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I am a long-term holder of Microsoft stock. It has tripled in value in recent years and I am in a quandary as to whether I should take the profit or continue to hold the stock. I hold it in my registered retirement savings plan and I do not need the proceeds. What do you think?

First, let’s get something straight. The fact that Microsoft Corp. (MSFT) has tripled in value is, in and of itself, not a reason to sell the shares. Those gains are in the past and should have no bearing on your decision. All that matters now is how you expect Microsoft’s shares to perform in the future. I see too many investors with itchy trading fingers who “take profits” because a stock has risen in value, only to watch with regret as the shares zoom even higher.

There is a name for this sort of behaviour – it’s called “anchoring," and it refers to the use of irrelevant information to make investing decisions. In your case, the anchor is the low price you paid for Microsoft several years ago. But – to continue the nautical analogy – you are in the same boat today as every other Microsoft investor. The fact that you are sitting on a large capital gain is nice, but it’s not relevant to what you should do now.

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So the question you should be asking yourself is: Based on Microsoft’s future prospects, do the shares offer attractive return potential at their current price?

The answer, according to Wall Street, is a resounding yes. Of the 36 analysts who follow the company, 33 have buy recommendations on the shares, with two holds and one sell, according to Refinitiv. Even after a 37-per-cent increase in the share price this year, analysts see further gains ahead: The median 12-month price target is US$146 – 5.1 per cent higher than Friday’s close of US$138.87.

Does this guarantee that Microsoft’s shares will continue to rise? No. But analysts make a compelling case that the company has lots of growth ahead thanks to strength in products such as Office 365 and Azure, a cloud-computing platform that provides a wide range of services to supplement or replace on-premise servers.

“As these businesses grow within the mix and as margins improve (especially in Azure), we expect revenue and gross profit growth to accelerate,” RBC Dominion Securities analyst Ross MacMillan said in an April note after Microsoft posted strong fiscal third-quarter results that sent its stock sharply higher.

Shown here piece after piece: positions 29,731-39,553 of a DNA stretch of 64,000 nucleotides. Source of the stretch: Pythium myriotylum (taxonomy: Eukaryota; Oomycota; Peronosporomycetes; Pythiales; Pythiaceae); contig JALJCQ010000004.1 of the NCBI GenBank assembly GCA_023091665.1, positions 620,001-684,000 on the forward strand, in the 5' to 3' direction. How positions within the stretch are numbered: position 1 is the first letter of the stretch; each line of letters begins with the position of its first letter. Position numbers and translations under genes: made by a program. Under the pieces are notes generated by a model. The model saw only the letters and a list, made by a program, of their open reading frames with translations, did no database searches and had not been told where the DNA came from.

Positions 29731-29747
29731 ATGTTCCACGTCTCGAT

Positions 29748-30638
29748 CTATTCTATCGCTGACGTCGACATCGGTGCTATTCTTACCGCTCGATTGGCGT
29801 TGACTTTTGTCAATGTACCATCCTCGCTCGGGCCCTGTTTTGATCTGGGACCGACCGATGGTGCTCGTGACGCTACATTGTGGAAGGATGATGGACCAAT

Just this week, brokerage Cowen & Co. initiated coverage of Microsoft with a buy rating and US$150 price target. Cowen analyst Nick Yako said Microsoft has the potential to post an additional US$100-billion of revenue by fiscal 2025, with Office 365 and Azure the key growth drivers. “Despite its recent success, we see further opportunity ahead, as we believe double-digit annual revenue and earnings growth [from fiscal 2020 to fiscal 2025] is more than achievable,” he said in a note.

Notwithstanding such glowing endorsements, it’s important to remember that every business faces risks and even great companies can stumble. For that reason, if your Microsoft investment has grown to the point where it accounts for an unduly large percentage of your portfolio, there may be a case for trimming part of your position and reinvesting the proceeds elsewhere simply to improve diversification and control your risk. Because you hold Microsoft in your RRSP, there would be no capital-gains consequences from selling a portion of your shares. Whether to trim or not is a judgment call; in my own portfolio, I generally aim to cap each security at about 5 per cent of my equity exposure, but if I really like a stock I’ll let the weighting go higher than that. The old Wall Street saw – “Let your winners run” – is often good advice.

Tweaking your portfolio to control risk is one thing. But selling your entire Microsoft stake because the shares have tripled and you want to lock in your profit does not strike me as a prudent strategy given the company’s bright prospects.

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E-mail your questions to jheinzl@globeandmail.com.

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